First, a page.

Only two things in life are certain, as the saying goes: Death and taxes. Alaska could add one more to that list — mosquitoes. And this spring, the inevitable swarm of the relentless bloodsuckers has hatched in such ferocity as to make the first two certainties seem not the worst of the list.
“It’s probably going to be a nice buggy year,” said Janice Chumley, integrated pest management specialist at the University of Alaska Fairbanks Cooperative Extension Service Office in Soldotna.
As the push-pull of allocative arguments continue to churn in Cook Inlet fisheries, the Alaska Salmon Alliance has released an economic report to support its position that commercial fisheries are a significant part of the Kenai Peninsula economy, and so should have a place in the water and at the regulatory table.
The “Cook Inlet Drift and Setnet Salmon Fisheries” report, prepared for ASA by Northern Economics, based in Anchorage and Bellingham, Wash., was released this month, and estimates the 2011 ex-vessel value of the Cook Inlet salmon fishery — including drift- and setnet salmon fisheries as well as purse seine and hatchery cost-recovery fisheries — at $56.4 million, which exceeds the estimated 2011 value of all Lower 48 salmon fisheries combined.
Very few middle school students from Homer have had a chance to go across Cook Inlet and explore. Even fewer have experienced having a brown bear run full speed right at them. But a group of 12 middle and high school Girl Scouts recently experienced all that and much, much more. And despite a hair-raising experience for the young women, everyone seems more than willing to repeat the experience.
“It was pretty amazing,” said Emilia Halstead, who is going into the seventh grade next year. “I would definitely do it again. I think everybody would want to do it again if you went over there.”
Homer resident, Thomas Wilson “Tom” Temple passed away Thursday, June 6, 2013 surrounded by his wife and children at Alaska Regional Hospital in Anchorage from complications related to his heart transplant. A memorial service will be arranged in late August. Tom was born Feb. 15, 1957. Son of Anchorage residents Sarah (Sally) May Johnston and Brad Temple, Tom was a life-long [...]
Fire Anchor Point Fire & EMS responded to four medical calls and two fire calls the week of June 10 – June 16. Homer Volunteer Fire Department responded to 12 EMS calls and four fire calls for the week of June 10 – 17. June 11 – Crews responded to a vehicle fire at the [...]
Lots of sun, loads of fun The Down East Saloon is one of the lively spots celebrating the longest day of 2013 this weekend. They have scheduled several popular performing groups to liven Summer Solstice, starting Friday June 21 at 9 p.m. with the Wasteland Hop. The fun continues Saturday with the “Wasteland Hop” playing [...]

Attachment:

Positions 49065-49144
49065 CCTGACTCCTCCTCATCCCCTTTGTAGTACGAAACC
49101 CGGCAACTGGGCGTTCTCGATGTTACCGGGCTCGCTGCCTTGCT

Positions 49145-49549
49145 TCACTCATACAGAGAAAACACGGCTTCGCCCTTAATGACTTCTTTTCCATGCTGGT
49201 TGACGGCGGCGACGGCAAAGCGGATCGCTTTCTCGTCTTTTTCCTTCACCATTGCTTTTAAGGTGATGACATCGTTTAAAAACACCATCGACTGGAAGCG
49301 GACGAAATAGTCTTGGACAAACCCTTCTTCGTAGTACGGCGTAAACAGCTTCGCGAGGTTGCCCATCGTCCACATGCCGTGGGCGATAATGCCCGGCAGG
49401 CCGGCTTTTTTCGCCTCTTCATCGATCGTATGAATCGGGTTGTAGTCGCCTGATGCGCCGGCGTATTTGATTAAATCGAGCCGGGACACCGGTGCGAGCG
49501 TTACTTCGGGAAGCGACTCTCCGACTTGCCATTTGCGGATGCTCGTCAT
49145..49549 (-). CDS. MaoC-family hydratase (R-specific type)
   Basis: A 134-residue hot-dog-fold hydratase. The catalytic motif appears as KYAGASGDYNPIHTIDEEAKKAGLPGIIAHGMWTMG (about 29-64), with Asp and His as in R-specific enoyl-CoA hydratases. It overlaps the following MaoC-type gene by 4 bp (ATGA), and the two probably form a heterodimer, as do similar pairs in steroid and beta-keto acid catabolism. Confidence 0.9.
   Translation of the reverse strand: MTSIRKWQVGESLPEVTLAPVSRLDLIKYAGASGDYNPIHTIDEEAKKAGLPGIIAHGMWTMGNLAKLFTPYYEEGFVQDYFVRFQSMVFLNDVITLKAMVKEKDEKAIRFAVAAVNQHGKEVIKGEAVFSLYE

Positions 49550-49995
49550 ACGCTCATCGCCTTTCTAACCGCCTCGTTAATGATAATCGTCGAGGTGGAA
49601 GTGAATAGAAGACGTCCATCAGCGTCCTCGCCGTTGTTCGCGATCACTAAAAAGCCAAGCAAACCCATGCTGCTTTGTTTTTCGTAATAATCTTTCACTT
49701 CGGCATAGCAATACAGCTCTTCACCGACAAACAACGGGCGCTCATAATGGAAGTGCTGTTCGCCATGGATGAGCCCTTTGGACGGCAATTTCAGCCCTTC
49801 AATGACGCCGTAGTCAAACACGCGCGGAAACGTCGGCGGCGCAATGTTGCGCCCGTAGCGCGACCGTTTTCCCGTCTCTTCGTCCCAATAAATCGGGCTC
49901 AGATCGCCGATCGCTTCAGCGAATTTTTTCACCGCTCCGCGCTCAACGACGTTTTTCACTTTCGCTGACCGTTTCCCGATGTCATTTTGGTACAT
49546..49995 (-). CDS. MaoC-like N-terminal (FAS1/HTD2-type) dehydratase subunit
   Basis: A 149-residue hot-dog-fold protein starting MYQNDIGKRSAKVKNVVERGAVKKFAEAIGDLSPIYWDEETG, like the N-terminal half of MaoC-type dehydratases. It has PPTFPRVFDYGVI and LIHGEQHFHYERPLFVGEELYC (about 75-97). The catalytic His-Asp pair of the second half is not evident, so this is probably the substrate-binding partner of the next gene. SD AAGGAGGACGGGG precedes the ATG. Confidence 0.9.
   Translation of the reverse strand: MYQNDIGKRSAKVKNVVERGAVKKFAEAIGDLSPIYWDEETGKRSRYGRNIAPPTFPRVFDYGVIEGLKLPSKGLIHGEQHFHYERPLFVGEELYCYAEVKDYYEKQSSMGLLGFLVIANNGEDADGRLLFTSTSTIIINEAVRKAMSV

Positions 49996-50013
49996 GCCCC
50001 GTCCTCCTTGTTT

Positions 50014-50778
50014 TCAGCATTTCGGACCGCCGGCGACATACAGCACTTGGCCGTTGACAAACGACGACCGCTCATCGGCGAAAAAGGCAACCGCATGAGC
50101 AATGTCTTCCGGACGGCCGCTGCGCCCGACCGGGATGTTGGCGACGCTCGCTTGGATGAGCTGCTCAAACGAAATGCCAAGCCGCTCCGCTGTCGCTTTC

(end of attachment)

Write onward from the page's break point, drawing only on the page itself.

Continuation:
It’s back to the drawing board for halibut iTags that will soon tell us more about where the fish travels than ever before.
The internal tags, which were deployed in 30 halibut two years ago, were the first to test Smart Phone geomagnetic advances to track the migrations of fish. The tags record magnetic field strength on three axises and have accelerometers and pitch and roll detectors, explained Tim Loher, a biologist with the International Pacific Halibut Commission.
“Without being able to tell whether or not your tag is horizontal, you can’t really get the axis of the magnetism. The invention of the iPhone pointed the way to make the pitch and roll detectors small enough to put in fish tags,” he said.
Kade Matthew Koran was born June 11, 2013 at 7:05 p.m. to Malisa Levenson and Matthew Koran of Homer. He weighed 9 pounds, 2 ounces. His grandparents are Joan and Mark Levenson of Kodiak and Tracy and Stephen Koran of Van Alstyne, Texas.
Ask any one of Joshua Veldstra’s 1,494 Facebook friends, and they will tell you the 28-year-old lifelong Alaskan is not only a brilliantly talented artist/photographer, he’s also just a really nice guy.
Ask Joshua Veldstra about his talent behind the camera and you’ll get a bit more modest answer.
“Why did I choose photography over any other art medium?” Veldstra repeated the question. “Well, I can’t draw, paint or sculpt to save my life, so thank goodness there is photography.”
Don’t let him fool you.
People across the state are gathering 40,000 petition signatures, needed by mid-July, so Alaskans can vote to reject or approve the recent oil-tax giveaway. While it makes no sense to give away billions of state dollars for nothing in return, there is a larger issue: another attack on the Permanent Fund.
The governor recently said he might dip into the Constitutional Budget Reserve, and even the Alaska Permanent Fund’s earnings reserve to meet huge budget shortfalls next year. That means we are about to give away millions, or billions, of dollars from our state savings account to some of the most profitable corporations in the world.